A few days ago, the artist Andres Serrano was making final choices for “The Game: All Things Trump,” his installation of 1,000 items marketed, branded, or autographed by the current president that opens Friday in Manhattan’s Meatpacking District.
It is a museum-grade project, with quality frames, custom vitrines, careful lighting. It covers two floors, with a mezzanine bar that will operate during the two-month run, an heirloom from a lineage of nightclubs, including Lotus, that once occupied this space on West 14th Street. Near the bar, Mr. Serrano had set up a blackjack table rescued from the defunct Trump Plaza in Atlantic City; boxing jackets from big-ticket bouts, and a case of colognes (“Success by Trump”).
The issue was with the mannequins. Each wore Trump Taj Mahal security guard uniforms (authentic) and a Make America Great Again cap. There were 11, standing on either side of a very large print of Mr. Serrano’s photograph of Donald Trump (made in 2004 as part of the artist’s “America” portrait series) that dominated the back wall. Someone had lifted the right arms of the mannequins in a wave, or salute, and the question was whether they should stay that way.
Huddled with his wife, Irina, and the head of the installation team, Mr. Serrano invited this reporter to advise. What first came to mind was, well, the Nazi salute, but the arm positions — too high, too loose — weren’t right.
“It could be Hail to the Chief,” Mr. Serrano observed.
Salute or not, the mannequins gave off a distinct militia energy. Either way, I ventured, both friends and foes of the president would find substance for debate.
“And people who want to hate me or love me will also find a story,” Mr. Serrano said. He decided to lower the arms. Keep it neutral.
Signs and wonders: Mr. Serrano, of all people, shying from controversy.
This is the artist whose “Piss Christ,” his infamous image of a plastic crucifix bathed in urine, sparked the first skirmish in the culture wars 30 years ago. On May 17, 1989, after the work’s presence in an exhibition drew national attention, an apoplectic Sen. Al D’Amato tore up the catalog on the Senate floor.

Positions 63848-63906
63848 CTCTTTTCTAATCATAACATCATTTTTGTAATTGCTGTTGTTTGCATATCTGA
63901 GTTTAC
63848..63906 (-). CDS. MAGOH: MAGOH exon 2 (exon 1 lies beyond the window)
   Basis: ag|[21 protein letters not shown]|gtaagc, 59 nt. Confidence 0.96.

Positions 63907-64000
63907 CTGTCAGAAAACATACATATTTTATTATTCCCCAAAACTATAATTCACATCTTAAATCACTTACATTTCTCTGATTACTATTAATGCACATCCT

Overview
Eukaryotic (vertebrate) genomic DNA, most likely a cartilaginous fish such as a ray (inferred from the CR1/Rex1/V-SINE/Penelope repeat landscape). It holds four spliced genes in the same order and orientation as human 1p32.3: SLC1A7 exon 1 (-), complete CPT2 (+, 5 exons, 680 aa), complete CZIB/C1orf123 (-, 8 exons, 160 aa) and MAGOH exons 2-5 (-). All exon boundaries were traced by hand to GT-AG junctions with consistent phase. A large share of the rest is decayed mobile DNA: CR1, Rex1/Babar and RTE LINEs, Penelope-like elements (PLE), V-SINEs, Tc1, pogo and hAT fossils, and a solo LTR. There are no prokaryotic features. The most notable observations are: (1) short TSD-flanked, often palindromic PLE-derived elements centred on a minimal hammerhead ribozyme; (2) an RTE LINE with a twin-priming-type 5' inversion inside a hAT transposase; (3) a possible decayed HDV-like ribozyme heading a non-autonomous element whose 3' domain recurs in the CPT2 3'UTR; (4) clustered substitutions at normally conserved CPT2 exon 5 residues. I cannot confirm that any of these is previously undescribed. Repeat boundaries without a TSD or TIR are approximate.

The fracas over Robert Mapplethorpe’s planned, then banned, Corcoran Gallery show followed almost immediately. It led to the first Congressional proposal to defund the National Endowment for the Arts — a move that Mr. Trump’s budget proposals have again put on the table.
In later photography series, Mr. Serrano focused on Ku Klux Klan members in their robes, cadavers in a morgue, and close-up images of human (his own) and animal feces. Mr. Serrano’s most recent New York show, in Fall 2017 at Jack Shainman Gallery, was titled “Torture.” It depicted antique torture instruments, stylized poses of bodies in torment, and portraits of survivors from Sudan and Northern Ireland.
Now, with Mr. Trump in his sights, Mr. Serrano is playing it coy.
“Donald Trump is all things to all people,” he told me in his Greenwich Village apartment recently, under the gaze of his ample collection of European church statues from the medieval to the Baroque periods.
“I make art about very basic things: life, death, religion,” he said. “After a while it occurred to me, what’s the most important thing right now? Donald Trump.”
That epiphany, about a year ago, sent Mr. Serrano on a mission, which he conducted largely on eBay, spending long hours locating and then bidding on Trumpiana.
His efforts turned up gold-coated bottles of Trump Vodka, boxes used to package Trump Steaks, and a fake dollar bill showing Hillary Clinton behind bars.
Mr. Serrano found a legal document pertaining to financing of Mr. Trump's casinos. He procured a 10-foot sign from the Trump Taj Mahal’s Ego Lounge, the letters E-G-O rotating on a pedestal.
He calls the venture, his first ever installation project, a portrait. Some viewers may experience it as a demented trip down memory lane. Dredged back to the surface are characters like Marla Maples, Mr. Trump’s second wife, who appears by his side in the Tarzan-and-Jane composition of a party invitation poster from 1994 (celebrating the “Lord of the Financial Jungle”) and announces on a 1990 New York Post cover the “BEST SEX I EVER HAD!”
Mr. Serrano said he’d love it if the president saw the project. He has bought short advertising slots on a spectrum of cable shows — Sean Hannity, Rachel Maddow, Don Lemon, Morning Joe — to run a 15-second video teasing the installation.
It’s a lot of effort, and expense. Mr. Serrano spent close to 0,000 on the objects. But to what end?
“He’s a fighter,” he said. “He’s good with words, especially insults. He’s sharp on his toes, in a way that’s part of being a New Yorker.”
From Mr. Serrano, a New Yorker and, at age 68, just four years younger than the president, it sounded like a compliment.